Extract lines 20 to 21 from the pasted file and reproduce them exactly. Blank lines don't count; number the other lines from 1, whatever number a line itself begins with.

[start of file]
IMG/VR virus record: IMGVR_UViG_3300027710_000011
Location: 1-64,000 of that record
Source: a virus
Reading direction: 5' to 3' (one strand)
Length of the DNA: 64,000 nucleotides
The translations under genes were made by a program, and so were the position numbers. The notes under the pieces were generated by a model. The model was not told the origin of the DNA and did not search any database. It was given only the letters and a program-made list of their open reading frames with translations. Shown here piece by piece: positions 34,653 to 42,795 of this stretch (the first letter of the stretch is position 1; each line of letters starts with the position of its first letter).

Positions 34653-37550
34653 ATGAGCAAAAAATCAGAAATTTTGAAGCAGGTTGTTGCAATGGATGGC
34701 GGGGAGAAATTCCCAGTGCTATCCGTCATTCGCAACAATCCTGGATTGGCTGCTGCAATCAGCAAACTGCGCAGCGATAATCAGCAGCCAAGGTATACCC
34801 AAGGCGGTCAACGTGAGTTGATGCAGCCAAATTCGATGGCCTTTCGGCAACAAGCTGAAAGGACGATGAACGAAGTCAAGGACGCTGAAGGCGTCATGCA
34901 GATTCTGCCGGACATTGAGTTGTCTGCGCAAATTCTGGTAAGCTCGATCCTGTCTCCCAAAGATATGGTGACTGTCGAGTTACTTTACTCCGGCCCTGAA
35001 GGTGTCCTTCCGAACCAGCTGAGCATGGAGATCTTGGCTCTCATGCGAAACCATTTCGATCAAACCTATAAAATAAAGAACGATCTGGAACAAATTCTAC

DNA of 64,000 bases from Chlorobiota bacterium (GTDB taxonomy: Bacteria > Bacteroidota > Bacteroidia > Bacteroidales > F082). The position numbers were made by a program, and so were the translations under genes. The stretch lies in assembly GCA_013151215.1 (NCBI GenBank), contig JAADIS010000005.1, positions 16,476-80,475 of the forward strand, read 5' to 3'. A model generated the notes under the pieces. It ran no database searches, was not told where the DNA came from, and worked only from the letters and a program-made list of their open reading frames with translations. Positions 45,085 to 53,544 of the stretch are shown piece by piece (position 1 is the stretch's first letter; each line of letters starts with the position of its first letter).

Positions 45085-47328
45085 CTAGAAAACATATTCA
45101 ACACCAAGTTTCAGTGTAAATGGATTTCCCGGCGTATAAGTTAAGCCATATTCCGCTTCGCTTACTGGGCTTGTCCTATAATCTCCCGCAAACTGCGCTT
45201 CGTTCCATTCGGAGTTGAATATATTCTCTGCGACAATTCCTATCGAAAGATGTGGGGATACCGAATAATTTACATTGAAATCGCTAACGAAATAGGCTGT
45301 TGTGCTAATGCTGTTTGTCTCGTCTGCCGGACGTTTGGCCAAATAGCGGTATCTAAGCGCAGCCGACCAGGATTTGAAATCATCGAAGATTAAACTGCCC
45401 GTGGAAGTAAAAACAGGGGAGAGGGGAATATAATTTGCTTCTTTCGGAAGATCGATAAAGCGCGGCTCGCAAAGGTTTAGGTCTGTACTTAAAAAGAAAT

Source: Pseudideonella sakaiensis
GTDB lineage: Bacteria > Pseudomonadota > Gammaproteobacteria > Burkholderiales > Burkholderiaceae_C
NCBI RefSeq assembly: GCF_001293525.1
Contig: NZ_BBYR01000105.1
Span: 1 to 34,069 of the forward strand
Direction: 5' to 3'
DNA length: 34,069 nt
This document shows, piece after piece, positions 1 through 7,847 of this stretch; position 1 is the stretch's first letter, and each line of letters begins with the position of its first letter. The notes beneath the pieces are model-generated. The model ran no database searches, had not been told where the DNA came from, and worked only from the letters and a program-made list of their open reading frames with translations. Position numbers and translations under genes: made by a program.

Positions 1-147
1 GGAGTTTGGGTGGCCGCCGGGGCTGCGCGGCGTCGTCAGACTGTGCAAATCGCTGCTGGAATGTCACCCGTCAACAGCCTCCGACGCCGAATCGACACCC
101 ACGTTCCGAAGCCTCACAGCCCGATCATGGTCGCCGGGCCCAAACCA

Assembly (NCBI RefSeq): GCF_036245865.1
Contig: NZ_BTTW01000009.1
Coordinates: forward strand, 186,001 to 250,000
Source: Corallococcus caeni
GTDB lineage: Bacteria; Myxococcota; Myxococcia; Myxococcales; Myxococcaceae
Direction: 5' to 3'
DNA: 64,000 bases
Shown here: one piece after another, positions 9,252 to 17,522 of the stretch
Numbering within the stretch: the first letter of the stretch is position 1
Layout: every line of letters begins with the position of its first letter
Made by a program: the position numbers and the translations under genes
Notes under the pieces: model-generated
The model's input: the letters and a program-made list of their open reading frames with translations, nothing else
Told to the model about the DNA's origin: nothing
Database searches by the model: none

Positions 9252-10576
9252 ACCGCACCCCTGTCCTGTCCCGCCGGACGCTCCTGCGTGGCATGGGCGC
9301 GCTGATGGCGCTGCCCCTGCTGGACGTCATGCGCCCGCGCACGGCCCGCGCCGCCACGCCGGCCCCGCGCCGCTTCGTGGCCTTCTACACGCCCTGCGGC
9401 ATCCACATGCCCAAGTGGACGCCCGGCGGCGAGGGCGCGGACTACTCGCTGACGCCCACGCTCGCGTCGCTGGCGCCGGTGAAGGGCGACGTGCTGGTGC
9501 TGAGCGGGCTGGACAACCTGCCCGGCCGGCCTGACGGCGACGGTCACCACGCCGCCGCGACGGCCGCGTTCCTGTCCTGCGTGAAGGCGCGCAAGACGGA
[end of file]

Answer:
Source: Pseudideonella sakaiensis
GTDB lineage: Bacteria > Pseudomonadota > Gammaproteobacteria > Burkholderiales > Burkholderiaceae_C